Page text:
5 Important Financial Considerations When Starting a Small Business

In today’s gig economy, many people are starting a small business from home or turning a hobby into a part-time job. What do you need to know about business finances when you are just getting started? These are the five financial aspects of running a business you must consider.

5 Important Financial Considerations When Starting a Small Business

1. Business Formation

Consider whether you need to form your business as something other than a sole proprietorship. Organizing and registering your business as a corporation separates you and your personal finances from the business and shields you from any liabilities the business incurs, whether it is debt or a money judgment from a lawsuit.

If your product or service has the potential to harm others, consider incorporating.

2. Keeping Track of Operating Expenses and Sales

You can use something as simple as an Excel spreadsheet or purchase any of the many good accounting programs available, but you must keep track of both expenses and sales.

When logging expenses, do not forget the following, especially if you operate your business from home:

  • Utilities (partial, considering the space you use and for how long each day)
  • Internet
  • Cost of website and domain name
  • Cost of software
  • Office supplies
  • Postage, if not paid by the customer

3. Do You Need Insurance?

Whether or not you need insurance depends upon whether you offer a product or service that has the potential to harm others in any way and whether you allow customers or clients on your business property.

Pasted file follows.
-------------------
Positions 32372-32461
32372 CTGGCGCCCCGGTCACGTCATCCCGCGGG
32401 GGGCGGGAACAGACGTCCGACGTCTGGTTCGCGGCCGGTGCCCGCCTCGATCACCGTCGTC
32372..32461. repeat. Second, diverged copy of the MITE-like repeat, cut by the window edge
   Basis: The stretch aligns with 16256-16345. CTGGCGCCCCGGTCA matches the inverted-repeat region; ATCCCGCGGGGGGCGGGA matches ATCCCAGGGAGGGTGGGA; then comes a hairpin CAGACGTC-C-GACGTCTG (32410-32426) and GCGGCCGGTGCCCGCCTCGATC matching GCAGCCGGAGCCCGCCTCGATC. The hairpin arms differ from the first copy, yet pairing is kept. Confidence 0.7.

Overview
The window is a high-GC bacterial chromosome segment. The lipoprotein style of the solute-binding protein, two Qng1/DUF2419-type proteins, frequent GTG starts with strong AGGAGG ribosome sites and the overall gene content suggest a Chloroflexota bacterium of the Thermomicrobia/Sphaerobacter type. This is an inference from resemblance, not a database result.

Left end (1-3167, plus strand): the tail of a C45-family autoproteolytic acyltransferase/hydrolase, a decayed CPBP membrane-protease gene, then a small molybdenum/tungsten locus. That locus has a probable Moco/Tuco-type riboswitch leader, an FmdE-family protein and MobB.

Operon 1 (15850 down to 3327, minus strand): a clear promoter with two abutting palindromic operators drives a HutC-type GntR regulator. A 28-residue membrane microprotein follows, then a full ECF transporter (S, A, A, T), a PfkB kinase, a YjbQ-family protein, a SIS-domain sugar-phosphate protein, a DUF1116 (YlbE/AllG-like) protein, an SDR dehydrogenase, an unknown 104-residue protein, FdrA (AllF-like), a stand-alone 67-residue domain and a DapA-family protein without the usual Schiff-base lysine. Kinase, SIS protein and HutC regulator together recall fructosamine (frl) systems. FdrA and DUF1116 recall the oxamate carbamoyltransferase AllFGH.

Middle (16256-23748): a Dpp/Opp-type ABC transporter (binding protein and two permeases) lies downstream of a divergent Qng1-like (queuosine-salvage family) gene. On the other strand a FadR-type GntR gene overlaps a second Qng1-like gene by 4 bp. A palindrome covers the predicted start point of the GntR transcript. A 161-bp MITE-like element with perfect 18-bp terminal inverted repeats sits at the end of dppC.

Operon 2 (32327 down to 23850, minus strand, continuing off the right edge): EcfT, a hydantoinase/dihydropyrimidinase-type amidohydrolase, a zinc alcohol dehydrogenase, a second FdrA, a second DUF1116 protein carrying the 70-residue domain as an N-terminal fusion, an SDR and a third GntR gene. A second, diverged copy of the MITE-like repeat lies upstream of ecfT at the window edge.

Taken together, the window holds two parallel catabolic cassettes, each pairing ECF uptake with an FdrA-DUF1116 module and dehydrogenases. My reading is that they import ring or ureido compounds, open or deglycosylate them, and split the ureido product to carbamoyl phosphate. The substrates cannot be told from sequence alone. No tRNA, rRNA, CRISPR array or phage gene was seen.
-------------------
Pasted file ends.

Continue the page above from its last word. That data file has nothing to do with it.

Premises liability insurance will protect you if customers, clients, or passers-by are injured on your commercial property. Product liability insurance will shield your business from liability for harm from the product you make or sell. Professional malpractice insurance, also called Errors & Omissions insurance, will protect you if, while performing your service, you cause harm to your client.

4. Do You Need to Collect Sales Tax?

The answer to this question will depend upon what service or product you offer and what state you operate your business in. Even if you operate your business virtually, you may need to collect sales tax on sales in certain states.

Be advised that sales tax is one of the few debts you cannot discharge in bankruptcy.

5. Do You Need to Pay Quarterly Income tax?

If you were surprised by owing a substantial amount of income tax this spring, chances are the IRS will require you to pay quarterly income tax. The IRS will supply you with a packet of invoices based on last year’s earnings, and you will simply write them a check for that amount each quarter and mail it.


About the Author

Veronica Baxter is a legal assistant and blogger living and working in the great city of Philadelphia. She frequently works with David Offen, Esq., a busy bankruptcy lawyer in Philadelphia, PA.

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